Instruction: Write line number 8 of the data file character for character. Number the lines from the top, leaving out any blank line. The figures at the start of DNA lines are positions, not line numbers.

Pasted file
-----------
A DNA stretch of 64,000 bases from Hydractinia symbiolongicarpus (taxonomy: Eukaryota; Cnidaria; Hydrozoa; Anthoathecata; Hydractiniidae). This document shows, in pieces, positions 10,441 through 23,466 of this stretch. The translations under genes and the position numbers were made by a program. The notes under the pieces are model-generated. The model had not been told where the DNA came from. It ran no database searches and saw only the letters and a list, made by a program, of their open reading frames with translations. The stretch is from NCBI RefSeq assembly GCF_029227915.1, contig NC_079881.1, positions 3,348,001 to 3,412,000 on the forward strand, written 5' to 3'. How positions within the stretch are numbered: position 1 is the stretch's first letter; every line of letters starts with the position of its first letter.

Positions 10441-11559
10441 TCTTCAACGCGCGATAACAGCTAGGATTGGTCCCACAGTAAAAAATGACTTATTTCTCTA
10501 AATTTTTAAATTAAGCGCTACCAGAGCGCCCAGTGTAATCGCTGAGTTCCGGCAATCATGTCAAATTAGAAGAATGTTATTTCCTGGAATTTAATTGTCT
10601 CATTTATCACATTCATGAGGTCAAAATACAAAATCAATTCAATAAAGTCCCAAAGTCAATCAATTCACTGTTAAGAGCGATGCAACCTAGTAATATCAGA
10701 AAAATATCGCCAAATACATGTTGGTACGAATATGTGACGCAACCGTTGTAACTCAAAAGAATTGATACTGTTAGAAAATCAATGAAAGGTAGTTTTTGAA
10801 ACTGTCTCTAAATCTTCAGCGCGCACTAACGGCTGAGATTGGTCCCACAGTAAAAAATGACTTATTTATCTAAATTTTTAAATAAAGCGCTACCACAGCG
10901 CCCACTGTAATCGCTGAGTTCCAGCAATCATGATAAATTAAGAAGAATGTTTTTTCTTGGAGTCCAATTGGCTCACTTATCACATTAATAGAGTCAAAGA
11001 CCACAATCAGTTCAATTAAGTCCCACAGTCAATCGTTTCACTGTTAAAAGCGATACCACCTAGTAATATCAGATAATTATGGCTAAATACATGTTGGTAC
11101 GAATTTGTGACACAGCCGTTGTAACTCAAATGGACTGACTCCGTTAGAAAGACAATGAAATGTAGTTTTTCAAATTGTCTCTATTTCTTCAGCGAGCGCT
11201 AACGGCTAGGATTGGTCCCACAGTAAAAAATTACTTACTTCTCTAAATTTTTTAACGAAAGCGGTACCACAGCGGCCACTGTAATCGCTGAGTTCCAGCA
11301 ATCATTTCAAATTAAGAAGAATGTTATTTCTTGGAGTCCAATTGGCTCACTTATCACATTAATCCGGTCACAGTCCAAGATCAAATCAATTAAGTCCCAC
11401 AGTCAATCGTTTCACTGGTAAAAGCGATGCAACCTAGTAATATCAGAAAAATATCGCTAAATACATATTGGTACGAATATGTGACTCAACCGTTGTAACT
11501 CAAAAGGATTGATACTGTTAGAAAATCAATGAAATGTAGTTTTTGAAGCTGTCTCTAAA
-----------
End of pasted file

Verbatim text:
10901 CCCACTGTAATCGCTGAGTTCCAGCAATCATGATAAATTAAGAAGAATGTTTTTTCTTGGAGTCCAATTGGCTCACTTATCACATTAATAGAGTCAAAGA